Important differences between ESPC ESAs and ESPCs include:
- Payment is based on kWh generation and a price of energy (¢/kWh).
- The ESA ECM is privately owned during the ESPC ESA term to capture tax credits and reduce the ESA ECM price.
- While the ESPC authority allows a 25-year contract, IRS Revenue Procedure 2017-19 limits an ESPC ESA to 20 years.
- Since the ESA ECM price must be lower than the utility rate, the federal agency begins accruing savings as soon as the ESA ECM becomes operational.
Can ESA ECMs be bundled with traditional ESPC ECMs?
Yes, ESA ECMs can be bundled with traditional ESPC ECMs, although this can add to the complexity of the project. One example is the U.S. Drug Enforcement Administration's ESPC project in El Paso, Texas, which bundled a 2.5-MW photovoltaic (PV) ESA ECM with energy efficient lighting and water measures. The ESA ECM is privately owned during the contract term and the other ECMs would typically be government-owned. The site-specific/stand-alone contract vehicle is not recommended for a bundled project.
How does an ESPC ESA differ from an on-site PPA?
While similar to a PPA, an ESPC ESA differs because it uses the ESPC authority. Cost savings and all other ESPC authority requirements must be met, and there are other unique requirements and considerations (see "What requirements does an ESPC ESA have to meet?" above for additional information).
Presently, there are limited civilian agency options and authorities for PPAs. Contact DOE FEMP for more details (See "Who should I contact to get started on an ESPC ESA project?" above).
Can I do an ESPC ESA in my state?
Some states and utility service territories do not allow an entity other than the serving utility to sell electricity to retail customers. In some states, the third party/private developer would be subject to public utility commission regulations, which are a barrier to PPA-type arrangements such as ESPC ESAs. As of June 2019, 28 states, as well as the District of Columbia and Puerto Rico, authorize or allow for third-party PPAs for solar PV. These rules apply to ESPC ESAs as well. To check your state’s status, see "Third-Party Solar Power Purchase Agreement Policies" on the Database of State Incentives for Renewables and Efficiency (DSIRE) Detailed Summary Maps.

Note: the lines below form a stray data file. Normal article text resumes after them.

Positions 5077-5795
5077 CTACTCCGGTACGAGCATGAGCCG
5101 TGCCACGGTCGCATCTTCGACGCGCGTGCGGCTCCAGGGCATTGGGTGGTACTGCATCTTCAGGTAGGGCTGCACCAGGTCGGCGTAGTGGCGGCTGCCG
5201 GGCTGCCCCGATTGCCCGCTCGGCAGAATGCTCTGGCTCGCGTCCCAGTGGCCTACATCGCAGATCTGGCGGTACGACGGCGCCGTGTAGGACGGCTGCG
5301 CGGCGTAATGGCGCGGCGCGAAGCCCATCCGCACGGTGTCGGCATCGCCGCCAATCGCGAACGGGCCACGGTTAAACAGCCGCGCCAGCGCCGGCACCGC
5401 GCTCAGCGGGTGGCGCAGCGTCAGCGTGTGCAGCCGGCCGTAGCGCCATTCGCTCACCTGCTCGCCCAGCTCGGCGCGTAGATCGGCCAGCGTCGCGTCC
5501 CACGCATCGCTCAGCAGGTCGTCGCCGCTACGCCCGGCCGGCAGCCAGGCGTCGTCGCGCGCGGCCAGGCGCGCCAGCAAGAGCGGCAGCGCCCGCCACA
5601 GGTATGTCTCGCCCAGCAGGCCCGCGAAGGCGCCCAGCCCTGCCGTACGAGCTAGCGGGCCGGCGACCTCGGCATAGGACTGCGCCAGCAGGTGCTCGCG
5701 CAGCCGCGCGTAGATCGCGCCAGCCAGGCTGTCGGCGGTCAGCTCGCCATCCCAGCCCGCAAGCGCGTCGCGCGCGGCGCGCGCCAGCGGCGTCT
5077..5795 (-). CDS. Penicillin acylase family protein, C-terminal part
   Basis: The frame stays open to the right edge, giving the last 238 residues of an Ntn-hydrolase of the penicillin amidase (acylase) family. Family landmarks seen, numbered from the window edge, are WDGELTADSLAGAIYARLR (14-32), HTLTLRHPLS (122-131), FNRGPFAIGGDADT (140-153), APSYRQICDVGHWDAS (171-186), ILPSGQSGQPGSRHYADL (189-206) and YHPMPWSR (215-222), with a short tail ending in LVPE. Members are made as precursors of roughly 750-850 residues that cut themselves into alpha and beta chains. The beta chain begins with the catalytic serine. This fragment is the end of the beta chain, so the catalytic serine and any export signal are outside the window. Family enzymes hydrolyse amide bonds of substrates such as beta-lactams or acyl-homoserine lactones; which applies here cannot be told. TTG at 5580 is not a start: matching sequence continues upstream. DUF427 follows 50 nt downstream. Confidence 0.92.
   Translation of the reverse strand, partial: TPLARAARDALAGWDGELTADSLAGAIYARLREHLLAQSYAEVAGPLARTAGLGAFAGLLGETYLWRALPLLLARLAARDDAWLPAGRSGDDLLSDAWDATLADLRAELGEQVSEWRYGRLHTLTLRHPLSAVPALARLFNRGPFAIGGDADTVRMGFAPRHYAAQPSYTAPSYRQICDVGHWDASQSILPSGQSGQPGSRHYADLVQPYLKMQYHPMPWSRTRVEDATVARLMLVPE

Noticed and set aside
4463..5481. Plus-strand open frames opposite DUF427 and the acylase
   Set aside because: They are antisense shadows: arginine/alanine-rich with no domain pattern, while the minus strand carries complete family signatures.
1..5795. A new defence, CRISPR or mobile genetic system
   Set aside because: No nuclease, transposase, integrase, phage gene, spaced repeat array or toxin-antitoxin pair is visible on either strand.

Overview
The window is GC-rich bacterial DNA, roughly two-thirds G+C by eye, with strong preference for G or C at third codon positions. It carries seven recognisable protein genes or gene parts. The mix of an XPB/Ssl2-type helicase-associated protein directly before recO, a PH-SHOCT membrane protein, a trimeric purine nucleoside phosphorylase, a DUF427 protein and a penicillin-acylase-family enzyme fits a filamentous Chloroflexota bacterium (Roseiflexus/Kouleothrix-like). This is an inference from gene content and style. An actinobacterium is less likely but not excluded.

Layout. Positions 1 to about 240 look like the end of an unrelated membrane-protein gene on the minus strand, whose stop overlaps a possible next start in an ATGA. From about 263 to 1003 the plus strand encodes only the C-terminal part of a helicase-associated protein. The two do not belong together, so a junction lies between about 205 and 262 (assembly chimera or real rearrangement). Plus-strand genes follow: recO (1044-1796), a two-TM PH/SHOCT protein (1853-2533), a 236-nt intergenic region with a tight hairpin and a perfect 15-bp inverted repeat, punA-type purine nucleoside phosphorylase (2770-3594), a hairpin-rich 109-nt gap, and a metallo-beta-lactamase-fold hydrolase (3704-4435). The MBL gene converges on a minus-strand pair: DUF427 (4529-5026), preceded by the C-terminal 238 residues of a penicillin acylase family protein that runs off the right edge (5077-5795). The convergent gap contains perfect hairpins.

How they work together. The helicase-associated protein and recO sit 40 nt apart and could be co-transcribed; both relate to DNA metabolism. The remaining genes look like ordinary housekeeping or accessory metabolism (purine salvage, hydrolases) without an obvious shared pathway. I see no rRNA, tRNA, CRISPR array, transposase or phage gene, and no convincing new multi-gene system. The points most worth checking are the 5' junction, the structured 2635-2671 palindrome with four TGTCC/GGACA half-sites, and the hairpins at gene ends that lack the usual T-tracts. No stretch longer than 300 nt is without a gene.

DSIRE information should be used as a starting point only. Contact your utility and/or the state public utility commission for additional information. Note that public utilities (such as municipalities) may have different rules than investor-owned utilities, that these rules may change, and that contract structure modifications may be possible to accommodate state/utility regulations. DOE FEMP is available to provide assistance (See "Who should I contact to get started on an ESPC ESA project?" above).
Is there any urgency to implementing an ESPC ESA project?
ITCs for solar PV will decline from 30% to 10% by 2022. The sooner federal agencies start a project, the higher the tax credit will be to benefit their project. Keep in mind that the ITC amount is based on the "commence construction" year (not the project operational date). For more information regarding the "commence construction" year and other ITC requirements, refer to IRS Notice 2018-59 and the fact sheet on Investment Tax Credit Requirements for Privately Owned Solar Photovoltaic Systems on Federal Sites. The ITC is available for other technologies, although the amount varies. See the DSIRE Business Energy Investment Tax Credit (ITC) Program Overview for additional details.
What are the respective responsibilities of the ESCO and the federal agency throughout the contract term?
During the contract term, the ESA ECM is privately owned by the ESCO, and they are responsible for performing O&M and equipment repair and replacement until the end of the contract term. By the end of the contract term, the federal agency is required to take title of the ESA ECM, per OMB Memorandum M-12-21 annual scoring requirements. The agency's ESPC ESA payment includes the electricity and a reserve account payment (see "How does the ESA ECM equipment title transfer work, and how is a reserve account used?" below for additional information).